Phase I clinical trial shows treatment designed to clear senescent cells in Alzheimer's disease is safe

Sept. 8, 2023
Alzheimer’s research.

Alzheimer’s disease is the most common cause of dementia that affects more than 6.5 million Americans, according to the Alzheimer’s Association. To find effective treatments and slow the progression of this debilitating disease, researchers have made much progress in developing new drugs that target beta-amyloid plaques, one of the hallmarks of Alzheimer’s disease. 

Beta-amyloid plaques are accumulations of brain protein fragments, which can impact cognition. However, these recent drugs have only yielded modest results. 

Now, scientists at Wake Forest University School of Medicine are reporting results from a Phase I trial in another area of promising research— cellular senescence. 

The findings appear online in Nature Medicine. 

Researchers repurposed a U.S. Food and Drug Administration-approved drug designed to clear cancer cells (dasatinib) in combination with a flavonoid, a plant-derived antioxidant (quercetin).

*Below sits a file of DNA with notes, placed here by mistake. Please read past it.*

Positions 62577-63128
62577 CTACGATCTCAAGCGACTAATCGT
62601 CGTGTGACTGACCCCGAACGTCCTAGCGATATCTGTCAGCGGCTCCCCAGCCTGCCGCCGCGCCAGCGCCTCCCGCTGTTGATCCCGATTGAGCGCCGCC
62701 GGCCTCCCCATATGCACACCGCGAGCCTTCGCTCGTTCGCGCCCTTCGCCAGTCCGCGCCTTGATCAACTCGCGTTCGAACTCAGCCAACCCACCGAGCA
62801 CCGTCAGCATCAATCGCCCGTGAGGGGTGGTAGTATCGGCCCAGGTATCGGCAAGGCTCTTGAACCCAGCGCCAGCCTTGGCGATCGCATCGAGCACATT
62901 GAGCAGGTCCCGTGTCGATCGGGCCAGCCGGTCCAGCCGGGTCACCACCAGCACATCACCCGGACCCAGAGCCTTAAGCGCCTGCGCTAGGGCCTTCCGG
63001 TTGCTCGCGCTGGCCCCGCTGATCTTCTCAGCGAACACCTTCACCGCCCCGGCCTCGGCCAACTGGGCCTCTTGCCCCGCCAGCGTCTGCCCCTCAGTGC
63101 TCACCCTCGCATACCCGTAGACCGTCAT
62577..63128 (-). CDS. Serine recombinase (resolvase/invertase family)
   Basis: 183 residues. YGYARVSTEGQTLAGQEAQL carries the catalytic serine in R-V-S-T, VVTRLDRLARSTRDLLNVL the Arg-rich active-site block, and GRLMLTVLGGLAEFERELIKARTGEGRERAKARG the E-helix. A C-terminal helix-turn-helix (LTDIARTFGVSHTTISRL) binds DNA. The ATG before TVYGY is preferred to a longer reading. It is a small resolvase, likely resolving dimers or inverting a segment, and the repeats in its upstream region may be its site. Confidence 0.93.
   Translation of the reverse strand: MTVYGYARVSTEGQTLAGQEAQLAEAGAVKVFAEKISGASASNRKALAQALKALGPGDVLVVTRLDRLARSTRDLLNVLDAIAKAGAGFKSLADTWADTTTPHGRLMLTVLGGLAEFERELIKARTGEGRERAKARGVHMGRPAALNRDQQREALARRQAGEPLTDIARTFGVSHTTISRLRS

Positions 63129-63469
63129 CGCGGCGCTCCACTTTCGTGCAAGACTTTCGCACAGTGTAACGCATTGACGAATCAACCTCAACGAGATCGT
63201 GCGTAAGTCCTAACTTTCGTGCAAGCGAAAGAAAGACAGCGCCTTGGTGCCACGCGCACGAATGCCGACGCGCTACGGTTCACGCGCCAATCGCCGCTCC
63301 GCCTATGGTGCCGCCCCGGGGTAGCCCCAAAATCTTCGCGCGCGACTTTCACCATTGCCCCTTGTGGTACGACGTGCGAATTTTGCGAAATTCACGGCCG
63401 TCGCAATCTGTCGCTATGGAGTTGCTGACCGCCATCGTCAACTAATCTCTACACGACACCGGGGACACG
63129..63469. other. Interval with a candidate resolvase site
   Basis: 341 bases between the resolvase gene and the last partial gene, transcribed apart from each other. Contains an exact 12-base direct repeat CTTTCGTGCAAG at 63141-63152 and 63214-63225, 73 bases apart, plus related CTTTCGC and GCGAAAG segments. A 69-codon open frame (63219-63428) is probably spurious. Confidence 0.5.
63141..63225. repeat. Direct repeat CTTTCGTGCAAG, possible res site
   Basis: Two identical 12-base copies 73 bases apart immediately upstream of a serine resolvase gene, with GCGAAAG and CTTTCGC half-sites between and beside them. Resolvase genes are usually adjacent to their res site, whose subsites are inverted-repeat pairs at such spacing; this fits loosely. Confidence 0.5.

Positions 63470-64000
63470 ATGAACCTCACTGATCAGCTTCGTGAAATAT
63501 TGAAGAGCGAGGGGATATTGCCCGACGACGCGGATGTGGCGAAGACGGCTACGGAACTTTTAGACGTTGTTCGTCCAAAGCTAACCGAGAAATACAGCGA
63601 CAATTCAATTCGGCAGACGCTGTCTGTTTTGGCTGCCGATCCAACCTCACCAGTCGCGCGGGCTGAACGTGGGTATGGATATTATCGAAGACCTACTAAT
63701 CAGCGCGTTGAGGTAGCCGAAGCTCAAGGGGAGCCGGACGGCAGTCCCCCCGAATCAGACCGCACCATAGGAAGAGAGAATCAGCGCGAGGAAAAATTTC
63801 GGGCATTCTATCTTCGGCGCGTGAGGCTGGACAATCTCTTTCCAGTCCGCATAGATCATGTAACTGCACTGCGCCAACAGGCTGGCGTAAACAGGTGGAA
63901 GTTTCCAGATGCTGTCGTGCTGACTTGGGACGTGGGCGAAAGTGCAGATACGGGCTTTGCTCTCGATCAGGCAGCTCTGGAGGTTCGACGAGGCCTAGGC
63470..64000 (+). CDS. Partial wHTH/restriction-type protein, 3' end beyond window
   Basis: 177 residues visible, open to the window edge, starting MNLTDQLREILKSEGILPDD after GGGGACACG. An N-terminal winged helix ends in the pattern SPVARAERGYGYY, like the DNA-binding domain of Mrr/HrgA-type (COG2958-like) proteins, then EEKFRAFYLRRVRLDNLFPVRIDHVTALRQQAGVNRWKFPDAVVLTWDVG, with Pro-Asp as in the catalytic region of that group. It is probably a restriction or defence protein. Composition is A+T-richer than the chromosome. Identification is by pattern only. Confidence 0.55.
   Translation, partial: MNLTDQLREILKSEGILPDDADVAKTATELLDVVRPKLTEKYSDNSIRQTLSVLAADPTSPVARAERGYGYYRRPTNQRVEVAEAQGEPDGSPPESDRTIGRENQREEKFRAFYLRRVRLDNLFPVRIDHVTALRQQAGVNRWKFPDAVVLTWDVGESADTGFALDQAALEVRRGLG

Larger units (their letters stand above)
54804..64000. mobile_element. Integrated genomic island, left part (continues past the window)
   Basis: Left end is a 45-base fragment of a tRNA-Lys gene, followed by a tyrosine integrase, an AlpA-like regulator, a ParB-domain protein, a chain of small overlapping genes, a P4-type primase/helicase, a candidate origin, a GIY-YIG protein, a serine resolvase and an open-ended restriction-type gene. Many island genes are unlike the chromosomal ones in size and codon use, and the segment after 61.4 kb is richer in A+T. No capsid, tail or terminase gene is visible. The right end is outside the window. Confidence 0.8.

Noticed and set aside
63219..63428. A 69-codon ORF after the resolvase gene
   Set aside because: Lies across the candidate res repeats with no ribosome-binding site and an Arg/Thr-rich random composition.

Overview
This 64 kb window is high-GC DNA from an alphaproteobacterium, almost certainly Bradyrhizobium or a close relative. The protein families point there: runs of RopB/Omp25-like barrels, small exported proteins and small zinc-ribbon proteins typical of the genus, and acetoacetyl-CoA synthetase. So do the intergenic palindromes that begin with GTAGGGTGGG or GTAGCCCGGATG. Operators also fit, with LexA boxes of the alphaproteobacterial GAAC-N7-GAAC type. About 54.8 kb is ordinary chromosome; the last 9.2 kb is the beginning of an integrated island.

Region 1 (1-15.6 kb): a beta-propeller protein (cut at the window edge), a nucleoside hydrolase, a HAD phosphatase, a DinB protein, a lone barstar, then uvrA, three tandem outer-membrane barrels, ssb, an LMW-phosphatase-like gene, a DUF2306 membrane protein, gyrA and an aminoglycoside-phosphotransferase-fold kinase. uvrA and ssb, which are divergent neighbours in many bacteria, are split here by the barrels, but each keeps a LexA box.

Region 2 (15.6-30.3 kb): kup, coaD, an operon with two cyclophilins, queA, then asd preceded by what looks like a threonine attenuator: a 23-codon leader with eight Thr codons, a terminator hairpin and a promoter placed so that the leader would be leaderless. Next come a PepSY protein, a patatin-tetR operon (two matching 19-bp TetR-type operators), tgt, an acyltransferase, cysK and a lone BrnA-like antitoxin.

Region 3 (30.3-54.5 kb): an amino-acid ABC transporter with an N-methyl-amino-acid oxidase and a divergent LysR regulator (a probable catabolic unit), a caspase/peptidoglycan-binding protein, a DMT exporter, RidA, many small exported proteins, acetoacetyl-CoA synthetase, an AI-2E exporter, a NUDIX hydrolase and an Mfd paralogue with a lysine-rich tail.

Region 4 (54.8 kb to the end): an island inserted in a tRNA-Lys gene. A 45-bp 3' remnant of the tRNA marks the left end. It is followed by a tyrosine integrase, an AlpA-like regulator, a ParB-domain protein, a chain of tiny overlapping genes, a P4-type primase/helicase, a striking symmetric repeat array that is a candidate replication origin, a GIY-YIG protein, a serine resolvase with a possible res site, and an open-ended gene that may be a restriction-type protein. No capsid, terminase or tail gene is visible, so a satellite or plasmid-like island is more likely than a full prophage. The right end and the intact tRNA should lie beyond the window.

For the current study, which was co-led by Mitzi Gonzales, Ph.D., of The University of Texas Health Science Center at San Antonio, the research team enrolled five participants aged 65 and older with symptoms of early-stage Alzheimer’s disease. Participants received oral dasatinib plus quercetin over two consecutive days, followed by two weeks of no drugs. The cycle repeated six times for a total of 12 weeks. 

The research team also collected data on the safety and efficacy of the two drugs by monitoring side effects. They assessed biomarkers of senescence in CSF and blood, and also evaluated patients’ cognition and brain images before treatment and after they completed the 12-week study. 

They found that both dasatinib and quercetin levels increased in the blood, and dasatinib was detected in the CSF in four subjects. Quercetin was not detected in the CSF of any participants. 

Researchers also saw evidence to suggest that the combination therapy cleared amyloid from the brain and lowered inflammation in the blood. 

Researchers also noted an increase in inflammation in CSF biomarkers. According to Orr, one possible explanation is a transient increase in inflammation when senescent cells are cleared. This increase could also be a marker of senescent cells dying or could potentially indicate inflammation associated with the treatment. 

Wake Forest University School of Medicine release on Newswise

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